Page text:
After three months of delay, the Department of Information and Communications Technology (DICT) has officially released the formal guidelines for the government’s common tower policy.
The legal framework is contained in Department Circular (DC) No. 008 dated May 29, 2020 and signed by DICT secretary Gregorio B. Honasan II. The agency originally intended to release the rules last March.
The DICT said the guidelines were released in compliance with the directive of Pres. Rodrigo Duterte, through the Executive Secretary, last May 28 to process the immediate issuance of the common tower policy in light of the Covid-19 pandemic.
The policy aims to fast-track the deployment of common towers across all regions of the country, especially in the unserved and underserved areas.
The official document does not contain a provision limiting the number of common tower providers. Newly appointed DICT undersecretary Ramon “RJ” Jacinto earlier recommended that only two common tower providers should be allowed by the government in the first four years of its implementation – a position vehemently opposed by former DICT undersecretary Eliseo Rio Jr.
The guidelines labels common towers as “Shared Passive Telecommunications Tower Infrastructure” or Shared PTTIs, while common tower providers were termed as Independent Tower Companies or ITCs.
The official guidelines details the registration process for the common tower providers with the DICT. The permit to be given will be valid for five years and renewable for the same period.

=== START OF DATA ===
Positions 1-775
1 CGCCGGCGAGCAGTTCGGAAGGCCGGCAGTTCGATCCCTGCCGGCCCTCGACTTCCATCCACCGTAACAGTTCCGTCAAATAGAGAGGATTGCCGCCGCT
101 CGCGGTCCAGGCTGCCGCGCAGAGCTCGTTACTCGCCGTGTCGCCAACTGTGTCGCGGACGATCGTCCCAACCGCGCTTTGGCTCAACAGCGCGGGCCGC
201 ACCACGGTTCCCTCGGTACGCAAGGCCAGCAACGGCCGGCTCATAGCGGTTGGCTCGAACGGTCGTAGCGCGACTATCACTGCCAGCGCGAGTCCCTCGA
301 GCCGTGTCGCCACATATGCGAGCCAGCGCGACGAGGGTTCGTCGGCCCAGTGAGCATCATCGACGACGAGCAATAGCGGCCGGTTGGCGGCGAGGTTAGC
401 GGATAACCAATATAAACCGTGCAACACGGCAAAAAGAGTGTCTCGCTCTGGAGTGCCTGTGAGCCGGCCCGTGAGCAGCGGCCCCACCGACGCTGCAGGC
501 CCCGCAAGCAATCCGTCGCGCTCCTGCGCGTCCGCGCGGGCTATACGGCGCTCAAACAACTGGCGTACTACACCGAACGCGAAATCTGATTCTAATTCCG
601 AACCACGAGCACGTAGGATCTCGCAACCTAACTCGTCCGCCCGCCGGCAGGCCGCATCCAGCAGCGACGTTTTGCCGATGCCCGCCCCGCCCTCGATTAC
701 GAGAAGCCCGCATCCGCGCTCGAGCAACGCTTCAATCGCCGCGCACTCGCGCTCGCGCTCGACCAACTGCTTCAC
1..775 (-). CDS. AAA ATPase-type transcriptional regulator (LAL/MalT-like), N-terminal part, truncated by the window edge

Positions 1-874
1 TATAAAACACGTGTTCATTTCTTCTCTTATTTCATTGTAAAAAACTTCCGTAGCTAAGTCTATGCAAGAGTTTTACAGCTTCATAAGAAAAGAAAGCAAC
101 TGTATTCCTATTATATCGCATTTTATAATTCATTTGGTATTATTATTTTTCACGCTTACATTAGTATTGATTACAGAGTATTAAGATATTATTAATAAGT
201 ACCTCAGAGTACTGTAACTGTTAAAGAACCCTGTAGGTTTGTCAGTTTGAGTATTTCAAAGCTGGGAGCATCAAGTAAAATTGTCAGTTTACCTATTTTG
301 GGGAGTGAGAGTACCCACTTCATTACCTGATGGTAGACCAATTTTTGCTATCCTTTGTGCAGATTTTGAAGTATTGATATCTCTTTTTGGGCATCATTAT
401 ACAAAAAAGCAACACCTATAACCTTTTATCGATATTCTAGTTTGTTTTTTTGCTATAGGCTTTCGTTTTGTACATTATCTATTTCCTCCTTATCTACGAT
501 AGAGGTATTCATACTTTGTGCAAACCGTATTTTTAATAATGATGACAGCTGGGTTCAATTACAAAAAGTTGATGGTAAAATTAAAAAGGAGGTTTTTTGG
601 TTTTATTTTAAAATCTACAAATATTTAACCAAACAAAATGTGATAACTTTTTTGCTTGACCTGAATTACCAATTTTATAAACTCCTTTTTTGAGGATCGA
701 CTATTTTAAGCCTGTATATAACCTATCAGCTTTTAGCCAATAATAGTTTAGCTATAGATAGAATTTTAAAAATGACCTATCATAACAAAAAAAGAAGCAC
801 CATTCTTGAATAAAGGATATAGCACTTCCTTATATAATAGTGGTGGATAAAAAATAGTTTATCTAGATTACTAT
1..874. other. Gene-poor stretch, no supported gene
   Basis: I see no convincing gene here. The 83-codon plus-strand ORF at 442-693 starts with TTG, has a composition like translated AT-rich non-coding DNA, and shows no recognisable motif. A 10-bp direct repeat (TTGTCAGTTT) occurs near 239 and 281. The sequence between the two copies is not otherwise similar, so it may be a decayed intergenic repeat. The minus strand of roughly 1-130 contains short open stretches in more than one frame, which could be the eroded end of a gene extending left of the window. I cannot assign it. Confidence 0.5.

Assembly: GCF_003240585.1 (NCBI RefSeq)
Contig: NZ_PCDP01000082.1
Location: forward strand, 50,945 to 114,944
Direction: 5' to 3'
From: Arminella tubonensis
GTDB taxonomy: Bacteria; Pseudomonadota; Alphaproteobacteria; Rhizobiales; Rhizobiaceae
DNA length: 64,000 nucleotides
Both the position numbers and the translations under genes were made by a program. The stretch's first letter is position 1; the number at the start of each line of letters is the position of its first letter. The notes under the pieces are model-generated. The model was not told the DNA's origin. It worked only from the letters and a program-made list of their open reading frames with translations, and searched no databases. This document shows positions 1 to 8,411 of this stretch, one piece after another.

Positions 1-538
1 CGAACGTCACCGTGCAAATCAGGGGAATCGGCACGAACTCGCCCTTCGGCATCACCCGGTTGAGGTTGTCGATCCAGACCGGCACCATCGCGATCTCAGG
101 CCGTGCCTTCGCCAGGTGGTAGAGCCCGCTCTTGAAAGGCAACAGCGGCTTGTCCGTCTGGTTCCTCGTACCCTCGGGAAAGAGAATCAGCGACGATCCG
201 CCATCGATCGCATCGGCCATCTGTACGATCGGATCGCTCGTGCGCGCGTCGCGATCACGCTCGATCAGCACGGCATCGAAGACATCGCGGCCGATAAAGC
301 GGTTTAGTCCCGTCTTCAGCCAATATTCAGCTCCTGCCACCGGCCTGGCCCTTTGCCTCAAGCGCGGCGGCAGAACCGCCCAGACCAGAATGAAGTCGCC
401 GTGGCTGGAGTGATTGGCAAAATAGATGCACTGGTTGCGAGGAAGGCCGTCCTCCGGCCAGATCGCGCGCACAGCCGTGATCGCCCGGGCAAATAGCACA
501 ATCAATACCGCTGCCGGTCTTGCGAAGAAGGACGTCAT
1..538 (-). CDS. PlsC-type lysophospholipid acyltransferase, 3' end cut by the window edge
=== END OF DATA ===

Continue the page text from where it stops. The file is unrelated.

The 24 common providers that were previously accredited by the DICT before the issuance of the guidelines would now have to file for a certificate of registration.
Under the new guidelines, common towers should provide “ample access slots for all telcos and the DICT to co-locate their respective antennas, receivers, transmitters, radio frequency modules, and other radio communications equipment”.
“For the Department, the utilization of shared PTTIs will help accelerate the implementation of the Free Public Internet Access Program pursuant to R.A. No. 10929,” the DICT said.
The propagation of common towers is expected to provide a substantial area of investment and economic activity for jobs generation and employment opportunities in various regions of the country, according to the DICT.
“The finalization of this policy is a significant step in addressing the nation’s connectivity needs that is rendered more immediate by the pandemic,” Honasan said. “With this development, we aim to help improve, not only the Internet condition, but also the state of the country’s socio-economic welfare through ICT in support of the President’s Balik Probinsya, Balik Pag-Asa Program.”
Grace Poe, in a statement, cited the DICT for its latest circular, saying the policy could become a “game-changer” for the industry. “Tower sharing is a way to address the demand for better, wider and faster Internet service, which is a necessity as we shift to online learning amidst the pandemic. We owe it to our students to have fair and equal access to this digital experience.”
Poe said infrastructure sharing will also reduce investment costs and operating expenses, which will result in lower rates for our consumers. “We count on all concerned national and local government units to do their share in adhering to mandatory timelines and automatic approval procedures under the circular, backed by Ease of Doing Business and other laws.”
“With the Internet seeming like our umbilical cord to the outside world in this time of pandemic, a reliable and dependable connection is essential,” she added.